Features - January 2015

The Next Generation: Mentoring and Internship at NETL

Every year brings another crop of graduates who are eager to make their marks on the world outside academics. Internship opportunities give these emerging talents the chance to develop the skills and practical experience that will help guide their career paths. Hands-on experience in laboratory environments offers a real world understanding of how research and technology development is conducted, as well as an opportunity to experience mentorship under established scientists and engineers.

That mentorship can be a powerful force that inspires the next generation of bright, young minds to harness their talents for productive work in science, technology, engineering and mathematics (STEM) fields. A capable mentor can help shape the trajectory of a career. That’s why the National Energy Technology Laboratory (NETL) is deeply invested in offering both the opportunities and the mentorship that can change a young scientist’s life.

Kelly Rose has mentored over thirty early career scientists.

Kelly Rose, the Geology Team lead for NETL’s Office of Research and Development, has mentored more than thirty early career scientists, from part-time interns to fulltime fellows. She has found her role to be deeply fulfilling.  "I’ve always enjoyed working with others and forming strong collaborative partnerships," she said. "At NETL, I’ve had the opportunity to mentor a number of earnest, inspiring, and thought-provoking scientists."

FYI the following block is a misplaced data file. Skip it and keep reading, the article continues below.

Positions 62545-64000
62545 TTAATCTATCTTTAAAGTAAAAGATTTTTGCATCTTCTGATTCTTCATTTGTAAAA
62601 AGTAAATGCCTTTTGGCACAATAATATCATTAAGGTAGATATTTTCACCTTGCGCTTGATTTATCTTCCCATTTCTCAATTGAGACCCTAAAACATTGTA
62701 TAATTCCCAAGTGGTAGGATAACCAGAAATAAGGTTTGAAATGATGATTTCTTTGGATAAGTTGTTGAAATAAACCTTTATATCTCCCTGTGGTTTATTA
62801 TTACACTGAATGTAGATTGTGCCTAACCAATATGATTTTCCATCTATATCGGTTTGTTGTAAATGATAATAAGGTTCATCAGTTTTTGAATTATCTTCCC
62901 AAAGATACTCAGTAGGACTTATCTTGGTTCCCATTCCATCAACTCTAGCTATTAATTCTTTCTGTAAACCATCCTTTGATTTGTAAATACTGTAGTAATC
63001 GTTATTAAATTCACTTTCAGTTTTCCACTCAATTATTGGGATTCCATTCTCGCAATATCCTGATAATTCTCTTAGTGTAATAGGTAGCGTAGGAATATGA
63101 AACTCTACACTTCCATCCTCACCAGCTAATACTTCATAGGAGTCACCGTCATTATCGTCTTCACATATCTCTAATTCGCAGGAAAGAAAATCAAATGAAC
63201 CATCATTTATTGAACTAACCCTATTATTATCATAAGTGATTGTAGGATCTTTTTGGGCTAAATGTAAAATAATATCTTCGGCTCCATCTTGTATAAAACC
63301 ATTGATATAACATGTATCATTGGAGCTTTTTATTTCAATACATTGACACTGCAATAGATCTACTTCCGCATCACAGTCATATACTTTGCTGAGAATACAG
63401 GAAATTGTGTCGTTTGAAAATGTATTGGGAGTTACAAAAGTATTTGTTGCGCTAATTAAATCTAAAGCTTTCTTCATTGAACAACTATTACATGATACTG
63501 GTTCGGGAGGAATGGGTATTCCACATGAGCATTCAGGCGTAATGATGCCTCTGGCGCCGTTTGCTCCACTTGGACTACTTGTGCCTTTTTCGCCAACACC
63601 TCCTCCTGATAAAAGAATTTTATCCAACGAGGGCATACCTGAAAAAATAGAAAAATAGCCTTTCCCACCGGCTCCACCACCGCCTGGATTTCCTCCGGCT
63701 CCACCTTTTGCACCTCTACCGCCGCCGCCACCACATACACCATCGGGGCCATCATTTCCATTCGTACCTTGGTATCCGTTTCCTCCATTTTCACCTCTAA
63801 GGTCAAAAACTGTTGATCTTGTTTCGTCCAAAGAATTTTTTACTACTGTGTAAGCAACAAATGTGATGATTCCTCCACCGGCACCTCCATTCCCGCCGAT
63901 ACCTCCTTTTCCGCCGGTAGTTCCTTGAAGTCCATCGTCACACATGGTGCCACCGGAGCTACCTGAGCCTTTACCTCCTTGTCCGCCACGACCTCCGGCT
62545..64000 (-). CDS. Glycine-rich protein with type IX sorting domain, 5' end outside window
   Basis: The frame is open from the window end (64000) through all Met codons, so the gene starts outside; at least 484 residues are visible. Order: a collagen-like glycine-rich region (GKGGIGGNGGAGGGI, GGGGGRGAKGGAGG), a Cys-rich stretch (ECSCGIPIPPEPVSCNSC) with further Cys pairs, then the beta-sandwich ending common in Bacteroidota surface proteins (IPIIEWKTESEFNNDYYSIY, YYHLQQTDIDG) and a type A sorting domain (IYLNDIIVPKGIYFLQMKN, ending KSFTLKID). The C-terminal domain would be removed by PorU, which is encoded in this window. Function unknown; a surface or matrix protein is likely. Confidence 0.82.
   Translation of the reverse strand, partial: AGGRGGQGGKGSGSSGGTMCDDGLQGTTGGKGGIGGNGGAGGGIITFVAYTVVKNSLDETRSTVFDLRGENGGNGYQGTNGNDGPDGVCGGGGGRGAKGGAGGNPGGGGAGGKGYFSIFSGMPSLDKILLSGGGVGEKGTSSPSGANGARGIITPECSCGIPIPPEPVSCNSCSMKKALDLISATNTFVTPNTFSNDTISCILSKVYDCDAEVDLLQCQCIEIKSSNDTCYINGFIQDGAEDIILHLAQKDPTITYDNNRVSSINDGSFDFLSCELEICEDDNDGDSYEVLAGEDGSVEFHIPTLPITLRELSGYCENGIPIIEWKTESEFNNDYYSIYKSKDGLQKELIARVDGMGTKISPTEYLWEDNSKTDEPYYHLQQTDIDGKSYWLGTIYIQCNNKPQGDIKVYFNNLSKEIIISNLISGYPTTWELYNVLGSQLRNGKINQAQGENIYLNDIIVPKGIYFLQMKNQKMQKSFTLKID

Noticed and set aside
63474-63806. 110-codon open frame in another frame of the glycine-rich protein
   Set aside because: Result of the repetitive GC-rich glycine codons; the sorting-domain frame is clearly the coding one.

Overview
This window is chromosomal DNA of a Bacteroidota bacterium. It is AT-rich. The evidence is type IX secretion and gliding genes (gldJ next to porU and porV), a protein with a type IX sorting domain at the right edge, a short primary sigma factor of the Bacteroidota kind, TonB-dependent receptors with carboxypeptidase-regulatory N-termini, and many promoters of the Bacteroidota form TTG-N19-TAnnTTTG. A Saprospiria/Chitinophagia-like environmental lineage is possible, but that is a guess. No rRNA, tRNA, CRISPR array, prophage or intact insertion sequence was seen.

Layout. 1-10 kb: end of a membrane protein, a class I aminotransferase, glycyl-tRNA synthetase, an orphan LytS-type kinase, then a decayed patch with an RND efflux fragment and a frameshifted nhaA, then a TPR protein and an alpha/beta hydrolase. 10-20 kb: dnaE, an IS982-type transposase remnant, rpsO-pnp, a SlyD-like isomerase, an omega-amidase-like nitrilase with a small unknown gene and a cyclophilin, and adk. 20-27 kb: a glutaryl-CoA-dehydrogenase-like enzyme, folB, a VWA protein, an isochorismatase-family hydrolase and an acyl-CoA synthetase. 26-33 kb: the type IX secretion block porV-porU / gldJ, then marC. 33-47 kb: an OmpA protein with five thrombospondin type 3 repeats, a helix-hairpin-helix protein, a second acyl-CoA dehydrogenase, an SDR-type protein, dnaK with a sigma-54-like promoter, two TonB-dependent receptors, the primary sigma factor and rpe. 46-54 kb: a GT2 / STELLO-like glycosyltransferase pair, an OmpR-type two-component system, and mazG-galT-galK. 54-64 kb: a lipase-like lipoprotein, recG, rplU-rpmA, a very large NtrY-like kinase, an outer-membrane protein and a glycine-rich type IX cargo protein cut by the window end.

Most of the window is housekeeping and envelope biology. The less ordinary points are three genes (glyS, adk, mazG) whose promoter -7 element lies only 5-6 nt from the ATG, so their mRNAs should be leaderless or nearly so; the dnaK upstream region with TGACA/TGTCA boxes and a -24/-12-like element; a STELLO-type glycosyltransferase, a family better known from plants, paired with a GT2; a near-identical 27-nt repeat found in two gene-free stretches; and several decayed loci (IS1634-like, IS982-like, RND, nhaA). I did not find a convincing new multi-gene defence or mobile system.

Kelly also recognizes the important role that early career scientists play in keeping research programs on the forefront of scientific thought. "[Internships] really provides two-way education. These early career scientists are often coming from academic tracks and have been steeped in the data, trends, capabilities, and thinking that are new in the field. They give the research programs at NETL the opportunity to be exposed to these new ideas."

For young scientists, graduating and leaving academia to take the first steps into research careers or industry can be an exhilarating but turbulent time. NETL works with several organizations to ensure that the promising STEM talents of the next generation are given a place to grow and thrive through a number of popular and successful programs.

  • The Mickey Leland Fellowship is a summer internship offered by the Department of Energy’s (DOE) Office of Fossil Energy. The program provides minority and female students pursuing degrees in Science, Technology (including information technology), Engineering, or Mathematics the opportunity to spend a summer working under the mentorship of researchers at one of NETL’s three locations in Albany, OR, Morgantown, WV, or Pittsburgh, PA.
  • The NRC Research Associateship Program (RAP) caters to early career scientists performing graduate level or post-doctoral work. Research projects are listed on the RAP website, and prospective interns can contact their potential adviser to ensure that funding will be available if the application is accepted by the NRC panel. RAP facilitates the placement once a mutually beneficial opportunity is established.
  • The DOE’s Office of Science places interns at NETL through the Computational Science Graduate Fellowship (CSGF) program. CSGF provides opportunities to students pursuing doctoral degrees in fields that use high-performance computing to solve complex science and engineering problems. The program places these young researchers at a DOE national lab for twelve weeks, giving the interns a unique experience that offers insight into how their scientific interests can translate to research areas important to the nation.